Trust, safety, connection, love, forgiveness, recommitment and growth.
“When addiction sweeps through a couple’s life together, many factors can get in the way of forgiveness, recommitment, trust, connection, love, and growth in the partnership.”
Addiction is the number one barrier to intimacy. Dishonesty and absence become the norm. While one partner is having an affair with their drug or behavior of choice, the other is scratching their head, wondering how they became not enough or became the rescuer in keeping everything from falling apart. In addition to the intimacy dynamics of the couple, children know the truth at a very young age, they are affected by their parent’s absence, temperament, and unavailability to connect with them. Children are also sensitive to their other parent’s disappointment, anger, and frustration.
The family becomes a household living on eggshells. The addicted loved one treads lightly avoiding any potential conflicts, not wanting to be the focus of the family’s attention. Family members walk lightly trying not to upset the status quo of their relationship, and children adapt to being the caretaker of their grown-up’s emotions. The unspoken house rules become “don’t talk, don’t ask, don’t feel.”
Can a Couple Recover from a Divide of this Magnitude?
Couples therapy offers an opportunity for growth, supporting each partner to align with their authentic self. This authenticity may lead to ‘next level’ relationship skills that didn’t happen in one’s family of origin (fishbowl), recommitment to one’s partnership and diligence in rebuilding the trust for intimacy to thrive. Or, it can lead to partners finding their voice, establishing healthier boundaries for themselves leading to the couple parting ways.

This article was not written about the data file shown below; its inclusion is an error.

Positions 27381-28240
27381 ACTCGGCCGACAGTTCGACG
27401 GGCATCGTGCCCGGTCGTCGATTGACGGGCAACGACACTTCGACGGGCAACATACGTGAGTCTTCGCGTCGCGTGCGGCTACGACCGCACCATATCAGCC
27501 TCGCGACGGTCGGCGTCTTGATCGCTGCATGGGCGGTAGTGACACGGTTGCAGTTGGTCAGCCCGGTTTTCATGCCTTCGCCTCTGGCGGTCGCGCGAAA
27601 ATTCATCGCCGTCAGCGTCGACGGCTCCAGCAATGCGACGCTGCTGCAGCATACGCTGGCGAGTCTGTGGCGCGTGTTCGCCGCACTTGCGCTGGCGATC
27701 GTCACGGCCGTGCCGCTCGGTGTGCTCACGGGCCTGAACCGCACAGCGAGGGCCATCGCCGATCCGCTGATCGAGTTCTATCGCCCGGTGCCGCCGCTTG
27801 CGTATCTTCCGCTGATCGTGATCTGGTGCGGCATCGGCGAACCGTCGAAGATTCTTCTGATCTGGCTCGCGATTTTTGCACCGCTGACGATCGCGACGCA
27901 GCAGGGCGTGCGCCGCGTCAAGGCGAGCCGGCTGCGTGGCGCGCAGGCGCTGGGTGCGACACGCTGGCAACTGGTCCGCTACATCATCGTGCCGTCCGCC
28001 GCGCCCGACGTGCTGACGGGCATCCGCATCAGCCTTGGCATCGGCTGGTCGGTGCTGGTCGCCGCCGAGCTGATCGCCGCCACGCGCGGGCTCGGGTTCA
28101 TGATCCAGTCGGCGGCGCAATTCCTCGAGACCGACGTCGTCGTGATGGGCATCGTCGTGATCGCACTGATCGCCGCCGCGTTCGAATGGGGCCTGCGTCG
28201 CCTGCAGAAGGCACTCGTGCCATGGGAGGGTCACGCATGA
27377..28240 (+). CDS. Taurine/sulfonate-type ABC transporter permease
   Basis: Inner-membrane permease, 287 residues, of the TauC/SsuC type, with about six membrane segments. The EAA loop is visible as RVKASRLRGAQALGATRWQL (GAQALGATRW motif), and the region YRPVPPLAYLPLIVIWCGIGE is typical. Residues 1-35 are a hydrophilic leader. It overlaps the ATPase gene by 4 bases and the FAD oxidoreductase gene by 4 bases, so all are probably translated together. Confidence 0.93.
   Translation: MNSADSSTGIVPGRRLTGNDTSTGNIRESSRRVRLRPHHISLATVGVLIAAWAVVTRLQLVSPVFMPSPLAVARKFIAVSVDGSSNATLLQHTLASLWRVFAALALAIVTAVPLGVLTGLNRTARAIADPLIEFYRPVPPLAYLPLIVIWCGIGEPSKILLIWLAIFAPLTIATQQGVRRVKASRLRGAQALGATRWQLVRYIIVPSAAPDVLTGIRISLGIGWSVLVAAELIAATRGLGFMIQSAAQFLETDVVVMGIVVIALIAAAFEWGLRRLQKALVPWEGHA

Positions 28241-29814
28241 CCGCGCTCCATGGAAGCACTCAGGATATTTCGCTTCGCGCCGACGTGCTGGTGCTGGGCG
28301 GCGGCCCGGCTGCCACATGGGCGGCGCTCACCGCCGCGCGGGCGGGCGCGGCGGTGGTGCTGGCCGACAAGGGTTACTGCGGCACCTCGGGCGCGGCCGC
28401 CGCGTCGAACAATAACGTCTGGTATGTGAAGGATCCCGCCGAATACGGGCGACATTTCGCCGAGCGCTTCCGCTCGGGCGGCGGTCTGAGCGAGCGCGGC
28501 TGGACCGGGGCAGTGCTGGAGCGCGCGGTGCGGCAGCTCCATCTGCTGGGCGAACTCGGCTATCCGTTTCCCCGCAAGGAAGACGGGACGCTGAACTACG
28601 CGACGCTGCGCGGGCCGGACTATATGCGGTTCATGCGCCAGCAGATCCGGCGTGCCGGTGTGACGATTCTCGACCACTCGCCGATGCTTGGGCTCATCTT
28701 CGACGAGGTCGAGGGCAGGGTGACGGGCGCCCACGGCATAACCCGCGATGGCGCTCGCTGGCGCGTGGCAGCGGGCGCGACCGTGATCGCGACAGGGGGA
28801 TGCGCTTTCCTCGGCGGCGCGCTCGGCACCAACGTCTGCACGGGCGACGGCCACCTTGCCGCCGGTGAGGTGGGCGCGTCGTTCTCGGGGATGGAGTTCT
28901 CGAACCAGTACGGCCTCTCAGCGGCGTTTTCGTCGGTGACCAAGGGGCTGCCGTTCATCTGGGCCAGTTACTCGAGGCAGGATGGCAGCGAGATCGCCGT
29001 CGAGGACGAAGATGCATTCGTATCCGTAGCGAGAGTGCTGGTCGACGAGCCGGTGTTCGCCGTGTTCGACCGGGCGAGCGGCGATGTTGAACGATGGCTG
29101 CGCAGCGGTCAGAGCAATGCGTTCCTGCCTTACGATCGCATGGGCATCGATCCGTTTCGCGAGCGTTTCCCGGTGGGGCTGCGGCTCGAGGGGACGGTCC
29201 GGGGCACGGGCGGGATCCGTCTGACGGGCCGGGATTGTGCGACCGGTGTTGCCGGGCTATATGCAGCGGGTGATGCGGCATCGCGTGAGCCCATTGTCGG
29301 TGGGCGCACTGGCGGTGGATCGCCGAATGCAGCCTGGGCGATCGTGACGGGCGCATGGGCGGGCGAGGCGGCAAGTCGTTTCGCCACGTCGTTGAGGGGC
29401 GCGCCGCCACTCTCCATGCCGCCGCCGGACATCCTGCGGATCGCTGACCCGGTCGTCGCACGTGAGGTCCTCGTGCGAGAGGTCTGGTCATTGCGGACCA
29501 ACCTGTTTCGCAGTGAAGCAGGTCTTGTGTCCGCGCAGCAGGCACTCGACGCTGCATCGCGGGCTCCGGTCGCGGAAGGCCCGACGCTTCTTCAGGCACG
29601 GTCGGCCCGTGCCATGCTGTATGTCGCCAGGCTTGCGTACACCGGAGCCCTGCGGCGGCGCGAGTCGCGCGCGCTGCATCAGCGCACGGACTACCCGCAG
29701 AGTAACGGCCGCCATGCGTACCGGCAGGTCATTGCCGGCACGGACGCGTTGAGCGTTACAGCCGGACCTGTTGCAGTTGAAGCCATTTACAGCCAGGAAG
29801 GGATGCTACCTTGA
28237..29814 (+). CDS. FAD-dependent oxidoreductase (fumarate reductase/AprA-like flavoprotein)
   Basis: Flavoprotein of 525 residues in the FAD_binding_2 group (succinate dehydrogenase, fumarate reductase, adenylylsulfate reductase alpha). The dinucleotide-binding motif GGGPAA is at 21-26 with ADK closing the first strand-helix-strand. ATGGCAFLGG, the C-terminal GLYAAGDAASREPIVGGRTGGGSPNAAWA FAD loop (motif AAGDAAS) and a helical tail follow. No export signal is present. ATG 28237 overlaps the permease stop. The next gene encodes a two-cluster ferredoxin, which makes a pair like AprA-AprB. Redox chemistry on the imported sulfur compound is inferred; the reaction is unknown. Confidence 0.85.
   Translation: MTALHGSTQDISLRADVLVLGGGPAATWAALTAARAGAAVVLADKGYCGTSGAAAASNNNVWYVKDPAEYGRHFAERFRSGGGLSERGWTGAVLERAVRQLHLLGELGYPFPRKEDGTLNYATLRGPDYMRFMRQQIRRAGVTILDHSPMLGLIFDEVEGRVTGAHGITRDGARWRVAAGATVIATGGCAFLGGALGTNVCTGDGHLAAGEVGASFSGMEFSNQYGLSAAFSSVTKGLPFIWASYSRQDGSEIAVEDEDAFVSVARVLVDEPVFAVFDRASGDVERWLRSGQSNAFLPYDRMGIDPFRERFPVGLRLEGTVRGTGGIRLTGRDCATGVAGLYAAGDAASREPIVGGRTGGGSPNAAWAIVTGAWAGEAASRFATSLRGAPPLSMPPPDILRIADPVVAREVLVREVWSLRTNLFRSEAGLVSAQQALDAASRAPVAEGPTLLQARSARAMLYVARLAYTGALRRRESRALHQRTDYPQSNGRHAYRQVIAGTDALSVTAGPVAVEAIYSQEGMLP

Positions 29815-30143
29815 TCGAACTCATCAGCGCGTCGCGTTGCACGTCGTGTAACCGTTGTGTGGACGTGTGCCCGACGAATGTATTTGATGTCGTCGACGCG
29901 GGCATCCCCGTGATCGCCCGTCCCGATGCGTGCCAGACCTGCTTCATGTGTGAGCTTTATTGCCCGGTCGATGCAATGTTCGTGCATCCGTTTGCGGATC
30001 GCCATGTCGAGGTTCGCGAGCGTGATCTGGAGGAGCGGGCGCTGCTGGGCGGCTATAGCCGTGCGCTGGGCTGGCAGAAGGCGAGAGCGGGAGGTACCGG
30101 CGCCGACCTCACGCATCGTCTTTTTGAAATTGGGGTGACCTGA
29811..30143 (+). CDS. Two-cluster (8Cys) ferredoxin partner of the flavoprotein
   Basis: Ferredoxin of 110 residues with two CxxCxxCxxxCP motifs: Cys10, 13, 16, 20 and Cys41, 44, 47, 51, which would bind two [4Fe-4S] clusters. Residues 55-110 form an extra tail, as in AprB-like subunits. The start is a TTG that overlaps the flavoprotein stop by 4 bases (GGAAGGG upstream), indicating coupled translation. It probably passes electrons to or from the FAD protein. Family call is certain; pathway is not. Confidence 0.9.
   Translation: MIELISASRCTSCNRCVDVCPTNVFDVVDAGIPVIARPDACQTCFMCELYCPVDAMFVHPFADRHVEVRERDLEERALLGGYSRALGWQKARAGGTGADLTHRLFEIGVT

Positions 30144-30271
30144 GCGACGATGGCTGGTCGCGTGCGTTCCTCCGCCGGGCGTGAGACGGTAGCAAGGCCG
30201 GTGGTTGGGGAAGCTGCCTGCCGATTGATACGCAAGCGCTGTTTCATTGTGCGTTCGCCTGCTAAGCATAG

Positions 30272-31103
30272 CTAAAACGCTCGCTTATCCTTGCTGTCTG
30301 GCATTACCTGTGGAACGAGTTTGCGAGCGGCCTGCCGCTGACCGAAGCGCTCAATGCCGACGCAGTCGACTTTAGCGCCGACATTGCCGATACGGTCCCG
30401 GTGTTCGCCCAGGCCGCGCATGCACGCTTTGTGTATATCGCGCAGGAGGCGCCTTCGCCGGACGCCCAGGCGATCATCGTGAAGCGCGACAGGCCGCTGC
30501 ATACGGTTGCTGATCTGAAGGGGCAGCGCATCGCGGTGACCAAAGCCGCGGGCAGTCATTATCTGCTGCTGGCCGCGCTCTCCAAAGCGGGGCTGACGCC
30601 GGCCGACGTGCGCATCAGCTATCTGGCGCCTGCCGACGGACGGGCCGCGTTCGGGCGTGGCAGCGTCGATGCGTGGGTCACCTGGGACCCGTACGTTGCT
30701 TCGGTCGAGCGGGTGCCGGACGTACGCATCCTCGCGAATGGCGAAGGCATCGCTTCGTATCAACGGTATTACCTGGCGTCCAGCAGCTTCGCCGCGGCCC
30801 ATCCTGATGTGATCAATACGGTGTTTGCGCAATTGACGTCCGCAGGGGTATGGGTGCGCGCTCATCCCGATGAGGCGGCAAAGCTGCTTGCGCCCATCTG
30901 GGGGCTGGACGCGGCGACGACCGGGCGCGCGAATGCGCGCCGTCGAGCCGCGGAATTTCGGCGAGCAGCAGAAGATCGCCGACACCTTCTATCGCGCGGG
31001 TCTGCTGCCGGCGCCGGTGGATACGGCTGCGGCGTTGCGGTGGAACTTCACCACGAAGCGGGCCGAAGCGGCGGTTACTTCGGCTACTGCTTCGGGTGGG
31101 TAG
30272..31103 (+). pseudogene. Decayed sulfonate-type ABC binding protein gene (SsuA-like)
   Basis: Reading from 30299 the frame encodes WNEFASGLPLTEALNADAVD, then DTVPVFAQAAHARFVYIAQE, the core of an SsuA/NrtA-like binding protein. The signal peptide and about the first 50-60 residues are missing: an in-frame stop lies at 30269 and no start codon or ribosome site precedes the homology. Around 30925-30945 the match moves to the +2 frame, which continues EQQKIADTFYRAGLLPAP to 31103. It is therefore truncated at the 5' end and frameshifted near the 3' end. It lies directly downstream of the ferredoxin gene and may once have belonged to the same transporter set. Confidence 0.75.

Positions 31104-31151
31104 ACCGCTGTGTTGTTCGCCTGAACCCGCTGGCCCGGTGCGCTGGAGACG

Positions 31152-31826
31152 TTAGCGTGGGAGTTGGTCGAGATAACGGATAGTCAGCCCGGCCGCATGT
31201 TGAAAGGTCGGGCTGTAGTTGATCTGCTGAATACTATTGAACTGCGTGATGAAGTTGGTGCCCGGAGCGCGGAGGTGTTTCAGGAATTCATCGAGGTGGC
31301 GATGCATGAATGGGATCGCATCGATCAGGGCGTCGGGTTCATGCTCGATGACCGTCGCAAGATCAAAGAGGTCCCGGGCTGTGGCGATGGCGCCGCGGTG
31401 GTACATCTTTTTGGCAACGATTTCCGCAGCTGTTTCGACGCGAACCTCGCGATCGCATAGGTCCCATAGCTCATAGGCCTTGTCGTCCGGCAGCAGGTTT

Having a supportive guide to help a couple recover from the impact addiction has reaped on your beloved and on your relationship, to rebuild trust and safety, to be seen again, can help a couple bridge the polarizing gap, move into full alignment with their values and connect on a deeper level than even before the addiction.
Couples therapy is not a competition or enlisting a therapist to collude with one side being more right than the other. It is, however, an opportunity for both partners to recognize their patterns, that include addictive behaviors, and heal their relational wounds. This creates space for new ways of connecting authentically and growing together, where they had inadvertently stopped growing.